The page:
“The Black Hat Tax?” Show me the money

A number of people have sent me links to “Black Hat Tariffs – The Black Hat Taxes on consumer Internet companies are on the rise:”

In May 2006, I made mention of the Black Hat Tax, in which most consumer Internet sites have an inherent time, resource, and mindshare tax of roughly 25% due to scamming, phishing, hacking, and government requests. And this drainage has gotten worse two years later which is extremely troubling.

All these little, annoying things consume time … and not just the time of customer service people, but time of the company’s executives and engineers as well. The Black Hat Tax exceeds 25% for most consumer Internet companies right now, with some approaching 40%. That means that 25% of your engineering and management time is about preventing fraud or dealing with these annoyances. That is one onerous tax!

So I’m curious: what’s the sample size? How does that 40% break out? Who’s spending all that time, and what are they doing? Are there things that could be outsourced? (Seems like a possibly huge business opportunity.) Are there design flaws that are being paid for? What size companies are in the set?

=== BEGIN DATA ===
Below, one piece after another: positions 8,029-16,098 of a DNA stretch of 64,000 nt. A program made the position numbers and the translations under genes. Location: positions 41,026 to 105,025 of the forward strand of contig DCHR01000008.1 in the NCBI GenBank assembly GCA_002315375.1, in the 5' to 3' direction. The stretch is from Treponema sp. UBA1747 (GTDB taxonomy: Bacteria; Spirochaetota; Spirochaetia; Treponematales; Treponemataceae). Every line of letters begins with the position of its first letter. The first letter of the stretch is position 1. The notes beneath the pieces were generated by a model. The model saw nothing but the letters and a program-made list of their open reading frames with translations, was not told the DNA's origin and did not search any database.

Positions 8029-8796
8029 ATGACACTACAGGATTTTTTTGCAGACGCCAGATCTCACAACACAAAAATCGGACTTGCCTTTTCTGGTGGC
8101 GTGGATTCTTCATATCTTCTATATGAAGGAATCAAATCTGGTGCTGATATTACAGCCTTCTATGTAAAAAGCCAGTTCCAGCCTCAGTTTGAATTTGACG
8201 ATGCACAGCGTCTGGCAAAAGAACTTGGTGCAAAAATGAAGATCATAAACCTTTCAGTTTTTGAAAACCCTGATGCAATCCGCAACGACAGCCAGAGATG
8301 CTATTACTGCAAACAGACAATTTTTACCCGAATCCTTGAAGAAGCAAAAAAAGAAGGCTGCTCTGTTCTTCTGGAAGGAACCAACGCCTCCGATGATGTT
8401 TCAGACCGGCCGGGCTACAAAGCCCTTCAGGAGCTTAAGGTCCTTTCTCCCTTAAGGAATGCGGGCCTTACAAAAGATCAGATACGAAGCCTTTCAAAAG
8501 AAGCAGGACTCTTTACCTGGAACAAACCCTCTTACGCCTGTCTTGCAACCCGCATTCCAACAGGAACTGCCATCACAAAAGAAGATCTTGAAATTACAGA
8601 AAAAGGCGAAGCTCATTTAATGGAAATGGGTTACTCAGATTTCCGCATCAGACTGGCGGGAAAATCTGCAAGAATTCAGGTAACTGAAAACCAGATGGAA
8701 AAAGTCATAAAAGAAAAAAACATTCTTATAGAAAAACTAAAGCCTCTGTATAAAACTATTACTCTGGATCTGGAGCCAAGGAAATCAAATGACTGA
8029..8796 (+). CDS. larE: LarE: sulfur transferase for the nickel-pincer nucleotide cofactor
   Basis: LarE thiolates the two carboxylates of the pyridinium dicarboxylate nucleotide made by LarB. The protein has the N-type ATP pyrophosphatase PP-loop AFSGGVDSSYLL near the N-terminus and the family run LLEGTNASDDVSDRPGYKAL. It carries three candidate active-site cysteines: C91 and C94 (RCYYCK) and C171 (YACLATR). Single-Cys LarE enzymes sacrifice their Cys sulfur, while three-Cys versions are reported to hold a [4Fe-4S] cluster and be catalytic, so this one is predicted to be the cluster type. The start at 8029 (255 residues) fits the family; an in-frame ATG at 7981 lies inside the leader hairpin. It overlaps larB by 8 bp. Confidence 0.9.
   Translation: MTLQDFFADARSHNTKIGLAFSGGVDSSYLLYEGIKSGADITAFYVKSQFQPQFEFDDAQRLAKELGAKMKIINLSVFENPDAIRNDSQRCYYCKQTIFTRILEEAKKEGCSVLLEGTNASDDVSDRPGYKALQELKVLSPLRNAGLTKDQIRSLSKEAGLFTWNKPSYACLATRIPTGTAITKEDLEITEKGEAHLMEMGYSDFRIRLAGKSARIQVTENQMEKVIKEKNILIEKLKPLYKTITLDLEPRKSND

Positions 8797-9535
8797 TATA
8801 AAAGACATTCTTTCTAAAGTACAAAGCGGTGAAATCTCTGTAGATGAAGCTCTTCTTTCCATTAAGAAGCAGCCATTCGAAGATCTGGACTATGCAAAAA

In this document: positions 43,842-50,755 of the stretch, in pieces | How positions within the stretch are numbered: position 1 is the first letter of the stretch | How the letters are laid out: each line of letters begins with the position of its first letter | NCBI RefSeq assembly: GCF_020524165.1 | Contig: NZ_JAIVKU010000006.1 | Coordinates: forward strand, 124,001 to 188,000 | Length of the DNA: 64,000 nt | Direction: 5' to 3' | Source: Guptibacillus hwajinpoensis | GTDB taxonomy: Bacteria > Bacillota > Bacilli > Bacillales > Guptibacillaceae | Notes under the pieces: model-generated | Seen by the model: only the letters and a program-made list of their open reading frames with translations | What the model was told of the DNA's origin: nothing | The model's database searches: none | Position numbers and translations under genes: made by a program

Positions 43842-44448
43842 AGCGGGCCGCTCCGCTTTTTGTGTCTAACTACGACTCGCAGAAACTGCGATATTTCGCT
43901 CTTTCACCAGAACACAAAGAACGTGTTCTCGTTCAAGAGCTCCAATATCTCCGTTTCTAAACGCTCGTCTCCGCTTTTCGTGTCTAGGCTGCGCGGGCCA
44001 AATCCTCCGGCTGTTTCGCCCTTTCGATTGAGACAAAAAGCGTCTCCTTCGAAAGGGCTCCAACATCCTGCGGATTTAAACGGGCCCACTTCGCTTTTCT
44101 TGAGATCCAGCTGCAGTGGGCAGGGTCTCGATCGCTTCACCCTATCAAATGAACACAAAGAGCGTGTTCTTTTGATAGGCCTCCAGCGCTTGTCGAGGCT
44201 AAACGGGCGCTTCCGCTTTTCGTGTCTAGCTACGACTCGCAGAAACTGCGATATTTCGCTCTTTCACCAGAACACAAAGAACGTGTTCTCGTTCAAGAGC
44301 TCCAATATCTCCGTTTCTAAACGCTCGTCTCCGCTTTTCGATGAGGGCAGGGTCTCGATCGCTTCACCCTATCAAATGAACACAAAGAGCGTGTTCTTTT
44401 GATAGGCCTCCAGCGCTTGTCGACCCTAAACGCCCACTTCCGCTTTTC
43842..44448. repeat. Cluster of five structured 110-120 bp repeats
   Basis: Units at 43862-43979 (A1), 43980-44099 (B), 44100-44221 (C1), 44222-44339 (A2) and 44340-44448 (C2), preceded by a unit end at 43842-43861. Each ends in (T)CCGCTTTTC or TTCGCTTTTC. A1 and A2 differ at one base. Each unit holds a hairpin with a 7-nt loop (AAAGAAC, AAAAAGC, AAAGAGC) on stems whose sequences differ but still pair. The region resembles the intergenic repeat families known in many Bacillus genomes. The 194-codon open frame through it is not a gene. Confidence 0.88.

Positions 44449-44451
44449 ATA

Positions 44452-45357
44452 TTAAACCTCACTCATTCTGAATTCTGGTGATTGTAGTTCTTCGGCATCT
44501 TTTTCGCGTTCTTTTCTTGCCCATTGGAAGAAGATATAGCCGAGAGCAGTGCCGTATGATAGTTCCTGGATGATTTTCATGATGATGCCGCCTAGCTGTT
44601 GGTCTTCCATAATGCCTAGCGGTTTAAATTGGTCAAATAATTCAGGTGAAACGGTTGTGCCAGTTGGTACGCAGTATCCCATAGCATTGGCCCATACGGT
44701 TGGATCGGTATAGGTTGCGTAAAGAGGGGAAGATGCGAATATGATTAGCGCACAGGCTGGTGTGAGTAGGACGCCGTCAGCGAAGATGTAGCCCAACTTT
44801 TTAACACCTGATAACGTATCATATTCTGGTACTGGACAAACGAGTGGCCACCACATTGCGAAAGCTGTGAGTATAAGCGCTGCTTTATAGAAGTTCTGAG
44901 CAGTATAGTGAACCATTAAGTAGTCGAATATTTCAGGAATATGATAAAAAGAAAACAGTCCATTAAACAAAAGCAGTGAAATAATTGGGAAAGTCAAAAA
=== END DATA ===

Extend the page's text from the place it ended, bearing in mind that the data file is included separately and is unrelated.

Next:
I don’t know Auren. Reading his blog, he seems like a smart guy. I’m just looking for more on where the 40% number comes from, where it’s happening, and where it goes.

2 thoughts on ““The Black Hat Tax?” Show me the money

  1. Maybe I’m missing something, but isn’t this a bit like figuring out the cost of putting locks on car doors, and then calling it the “auto theft tax?” It just strikes me as slightly absurd to phrase it that way.

  2. the sample size before writing was only 12. admittedly, that’s super low to make a generalization. but after writing the article, i’ve gotten hundreds of responses from CEOs and CTOs at consumer internet cos — pretty much all them estimate it is at least 25% (and many say more). i will admit this is totally not scientific and it would be great if someone did a more comprehensive study that either backs up or refutes the Black Hat Tax claim.

Comments are closed.